We put a lot of thought into choosing the correct school for her and it was important to us that we find somewhere that would challenge and develop her academically but also encourage and shape her ever-growing faith. We wanted a sense of community that included God in the curriculum because He’s just as important in the classroom as He is outside of it. We wanted to give her every opportunity to learn as much as she can about everything she can to be the best person we know she can be.

Train up a child in the way they should go; when they are older they will not depart from it. 
Proverbs 22:6

The night before, I listened to the muted conversations between her and her mother while she bathed. I listened to the giggles that bubbled up and floated down the hall. I listened to the questions she asked focusing more on the sound of her five year old voice, soft and curious and excited and sweet. I listened to the soundtrack of childhood our walls are absorbing - tales of ripped and repaired dolls, bedtime stories read until memorized, familiar tunes with improvised lyrics, infamous eves to birthdays and Christmas and now Kindergarten.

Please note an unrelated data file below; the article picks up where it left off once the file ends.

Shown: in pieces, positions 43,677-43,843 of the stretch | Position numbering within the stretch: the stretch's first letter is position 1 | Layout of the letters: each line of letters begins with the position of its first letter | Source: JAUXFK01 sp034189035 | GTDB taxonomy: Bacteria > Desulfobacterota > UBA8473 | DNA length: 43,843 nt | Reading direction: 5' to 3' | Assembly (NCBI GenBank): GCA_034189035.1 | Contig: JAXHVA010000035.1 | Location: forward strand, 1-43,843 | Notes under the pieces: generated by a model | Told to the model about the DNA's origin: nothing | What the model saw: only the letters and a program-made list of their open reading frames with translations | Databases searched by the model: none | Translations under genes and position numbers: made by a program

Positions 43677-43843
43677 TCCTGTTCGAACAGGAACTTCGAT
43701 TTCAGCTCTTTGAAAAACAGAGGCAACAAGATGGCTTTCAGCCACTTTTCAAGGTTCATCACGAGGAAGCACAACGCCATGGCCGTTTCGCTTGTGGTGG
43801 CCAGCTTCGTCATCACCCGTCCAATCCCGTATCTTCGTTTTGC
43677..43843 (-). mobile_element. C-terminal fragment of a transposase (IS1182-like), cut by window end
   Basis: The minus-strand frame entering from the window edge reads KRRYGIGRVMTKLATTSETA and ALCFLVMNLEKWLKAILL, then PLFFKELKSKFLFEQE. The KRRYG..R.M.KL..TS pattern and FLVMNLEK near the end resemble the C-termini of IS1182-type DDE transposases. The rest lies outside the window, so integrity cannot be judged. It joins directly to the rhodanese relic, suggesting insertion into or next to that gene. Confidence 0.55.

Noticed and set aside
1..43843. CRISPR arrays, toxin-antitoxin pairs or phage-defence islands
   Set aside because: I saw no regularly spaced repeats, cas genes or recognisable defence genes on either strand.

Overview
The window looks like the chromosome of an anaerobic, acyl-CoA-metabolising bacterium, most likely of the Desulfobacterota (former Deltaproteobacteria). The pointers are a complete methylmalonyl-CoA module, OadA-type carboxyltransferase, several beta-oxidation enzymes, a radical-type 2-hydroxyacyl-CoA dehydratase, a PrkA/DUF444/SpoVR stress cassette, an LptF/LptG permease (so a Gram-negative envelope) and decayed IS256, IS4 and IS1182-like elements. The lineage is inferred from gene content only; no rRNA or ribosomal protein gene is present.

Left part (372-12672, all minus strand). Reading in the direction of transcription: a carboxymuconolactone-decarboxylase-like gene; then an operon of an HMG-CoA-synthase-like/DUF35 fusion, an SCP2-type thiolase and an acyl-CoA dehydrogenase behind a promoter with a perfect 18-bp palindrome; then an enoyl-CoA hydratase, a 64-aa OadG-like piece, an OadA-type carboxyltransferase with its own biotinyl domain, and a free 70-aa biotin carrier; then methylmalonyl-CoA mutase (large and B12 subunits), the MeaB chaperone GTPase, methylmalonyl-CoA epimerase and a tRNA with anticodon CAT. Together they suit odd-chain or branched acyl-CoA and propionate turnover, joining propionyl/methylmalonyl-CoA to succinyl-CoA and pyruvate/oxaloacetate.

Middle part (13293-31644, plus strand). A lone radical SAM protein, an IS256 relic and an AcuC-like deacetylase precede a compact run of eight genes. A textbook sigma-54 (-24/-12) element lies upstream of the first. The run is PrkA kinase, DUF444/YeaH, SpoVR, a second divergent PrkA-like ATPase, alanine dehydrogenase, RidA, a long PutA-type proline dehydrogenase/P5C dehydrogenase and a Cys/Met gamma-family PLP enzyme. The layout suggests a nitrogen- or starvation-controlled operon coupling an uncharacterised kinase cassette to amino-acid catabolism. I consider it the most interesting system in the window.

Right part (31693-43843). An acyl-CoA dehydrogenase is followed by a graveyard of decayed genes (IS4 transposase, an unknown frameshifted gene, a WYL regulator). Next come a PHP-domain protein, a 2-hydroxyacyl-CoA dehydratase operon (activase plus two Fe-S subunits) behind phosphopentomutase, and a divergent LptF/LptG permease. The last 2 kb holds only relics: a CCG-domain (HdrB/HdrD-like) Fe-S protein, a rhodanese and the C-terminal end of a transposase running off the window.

Time flies, it’s not just a cliché. Tears fall, it’s not just a myth. We pulled away from the school we just walked out of leaving her there and we counted the minutes until we would see her again while trying desperately to ignore the parallel rivers running races down our faces. We pulled ourselves together in the hours between dropping her off and picking her up and soaked in every detail she gave us once she was with us again. Our little girl. Our pride and joy. Our love personified. Our Kindergartner.

Read about Madison's first days of preschool: Preschool 2013, Preschool 2014, Pre-K.


August 24, 2016